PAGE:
National Council of Juvenile and Family Court Judges Rejects PAS
The theory positing the existence of "PAS" has been discredited by the scientific community and hence fails to meet Daubert and Frye standards and should be ruled inadmissible. Quite apart from its scientific invalidity, PAS inappropriately asks the court to assume that the children's behaviors and attitudes toward the parent who claims to be "alienated" have no grounding in reality. It also diverts attention away from the behaviors of the abusive parent, who may have directly influenced the children's responses by acting in violent, disrespectful, intimidating, humiliating and/or discrediting ways toward the children themselves, or the children's other parent. (more)

Parental Alienation Syndrome and Parental Alienation: Getting It Wrong In Child Custody Disputes
Family Law Quarterly , 03/15/

As American courts and legislatures continue their enthusiastic ventures into family law reform, they make frequent use of theories and research from the social sciences. This essay focuses on developments in child custody law stemming from Parental Alienation Syndrome (PAS), a theory propounded in 1985 that became widely used despite its lack of scientific foundations. The discussion highlights theoretical and practical problems with PAS, provides a similar discussion of more recent proposals labeled Parental Alienation (PA), and concludes with recommendations for lawyers and judges who must evaluate these and similar developments. (more)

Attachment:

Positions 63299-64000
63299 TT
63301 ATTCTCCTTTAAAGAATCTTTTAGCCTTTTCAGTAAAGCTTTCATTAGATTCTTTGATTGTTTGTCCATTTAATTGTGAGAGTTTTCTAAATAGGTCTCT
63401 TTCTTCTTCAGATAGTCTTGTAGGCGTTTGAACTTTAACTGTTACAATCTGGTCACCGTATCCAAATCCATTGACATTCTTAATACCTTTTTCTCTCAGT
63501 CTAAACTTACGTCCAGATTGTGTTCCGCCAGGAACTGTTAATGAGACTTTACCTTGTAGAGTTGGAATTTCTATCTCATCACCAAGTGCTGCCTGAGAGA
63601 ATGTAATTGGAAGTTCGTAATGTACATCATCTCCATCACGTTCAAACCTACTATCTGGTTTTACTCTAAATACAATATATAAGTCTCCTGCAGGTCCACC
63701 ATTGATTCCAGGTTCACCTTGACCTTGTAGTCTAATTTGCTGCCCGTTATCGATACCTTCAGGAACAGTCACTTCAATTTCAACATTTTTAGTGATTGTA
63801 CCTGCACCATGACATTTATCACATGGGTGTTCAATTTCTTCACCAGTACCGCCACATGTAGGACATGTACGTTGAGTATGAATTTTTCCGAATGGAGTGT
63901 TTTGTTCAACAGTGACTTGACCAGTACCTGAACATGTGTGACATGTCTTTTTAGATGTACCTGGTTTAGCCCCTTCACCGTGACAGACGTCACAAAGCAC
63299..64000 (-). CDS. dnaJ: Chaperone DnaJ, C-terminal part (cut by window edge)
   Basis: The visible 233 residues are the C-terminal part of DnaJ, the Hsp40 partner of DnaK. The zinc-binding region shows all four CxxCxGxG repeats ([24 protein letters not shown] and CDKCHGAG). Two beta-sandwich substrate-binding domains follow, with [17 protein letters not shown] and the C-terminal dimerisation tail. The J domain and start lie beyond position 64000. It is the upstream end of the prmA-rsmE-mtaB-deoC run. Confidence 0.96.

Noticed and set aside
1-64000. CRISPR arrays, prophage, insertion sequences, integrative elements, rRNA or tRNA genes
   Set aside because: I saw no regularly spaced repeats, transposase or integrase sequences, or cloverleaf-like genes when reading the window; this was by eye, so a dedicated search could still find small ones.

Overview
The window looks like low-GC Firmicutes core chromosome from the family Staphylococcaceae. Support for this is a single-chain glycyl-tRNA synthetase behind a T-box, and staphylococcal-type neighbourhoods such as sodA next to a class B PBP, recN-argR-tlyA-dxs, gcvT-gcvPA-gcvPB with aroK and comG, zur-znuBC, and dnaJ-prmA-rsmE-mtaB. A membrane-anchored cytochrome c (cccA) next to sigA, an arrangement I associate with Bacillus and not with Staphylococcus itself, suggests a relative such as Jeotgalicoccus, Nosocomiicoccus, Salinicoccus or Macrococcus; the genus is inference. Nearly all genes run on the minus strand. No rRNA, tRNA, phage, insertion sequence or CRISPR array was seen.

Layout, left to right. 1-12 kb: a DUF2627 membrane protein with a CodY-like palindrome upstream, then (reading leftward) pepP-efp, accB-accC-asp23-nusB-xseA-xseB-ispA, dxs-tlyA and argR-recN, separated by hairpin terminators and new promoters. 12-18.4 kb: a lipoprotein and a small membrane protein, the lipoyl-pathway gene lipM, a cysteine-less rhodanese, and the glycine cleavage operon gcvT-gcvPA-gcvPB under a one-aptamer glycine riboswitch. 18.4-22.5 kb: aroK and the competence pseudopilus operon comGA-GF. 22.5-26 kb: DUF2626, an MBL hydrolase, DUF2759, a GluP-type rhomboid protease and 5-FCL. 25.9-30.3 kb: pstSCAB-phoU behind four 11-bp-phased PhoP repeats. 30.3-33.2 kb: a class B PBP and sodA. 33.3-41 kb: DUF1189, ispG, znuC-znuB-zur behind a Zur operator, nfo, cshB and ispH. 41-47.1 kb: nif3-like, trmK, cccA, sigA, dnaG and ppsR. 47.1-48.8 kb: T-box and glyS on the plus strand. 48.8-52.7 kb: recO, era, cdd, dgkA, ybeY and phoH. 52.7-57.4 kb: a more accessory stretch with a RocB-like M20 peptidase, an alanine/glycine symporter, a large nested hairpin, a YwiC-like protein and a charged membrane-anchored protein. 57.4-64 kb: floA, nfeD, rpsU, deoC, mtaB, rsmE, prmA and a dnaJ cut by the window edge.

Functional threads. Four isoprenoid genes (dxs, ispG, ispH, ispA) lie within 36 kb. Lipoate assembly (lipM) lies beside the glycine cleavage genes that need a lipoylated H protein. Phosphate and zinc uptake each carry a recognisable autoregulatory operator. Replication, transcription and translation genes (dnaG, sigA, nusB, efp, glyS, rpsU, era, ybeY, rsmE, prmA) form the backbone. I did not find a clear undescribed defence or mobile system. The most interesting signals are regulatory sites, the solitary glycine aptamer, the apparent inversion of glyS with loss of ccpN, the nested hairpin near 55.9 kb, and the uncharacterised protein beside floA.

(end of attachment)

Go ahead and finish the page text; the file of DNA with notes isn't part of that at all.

Parental Alienation Syndrome - What Professionals Need To Know Part 1
National Center For Prosecution of Child Abuse, American Prosecutors Research Institute, 11/01/

Although PAS may be hailed as a “syndrome” (a group of symptoms that occur together and constitute a recognizable abnormality), in fact it is the product of anecdotal evidence gathered from Dr. Gardner’s own practice.4 The purpose of this article is to briefly discuss the major premises upon which PAS is based, and to identify key weaknesses. (more)

Lesson from Alec Baldwin: Alienation Begins With You
Minnesota Monitor, 04/30/

There are parents who try to turn their kids to their side, and there is a case to be made that men are undervalued as parents, just as women are undervalued in the work force. But it's never the poor schlubs who care for their kids who end up screaming about parental alienation. It's generally the narcissistic abusers, the men who are enraged not that their exes are working against them, but that their exes dared to leave in the first place. (more)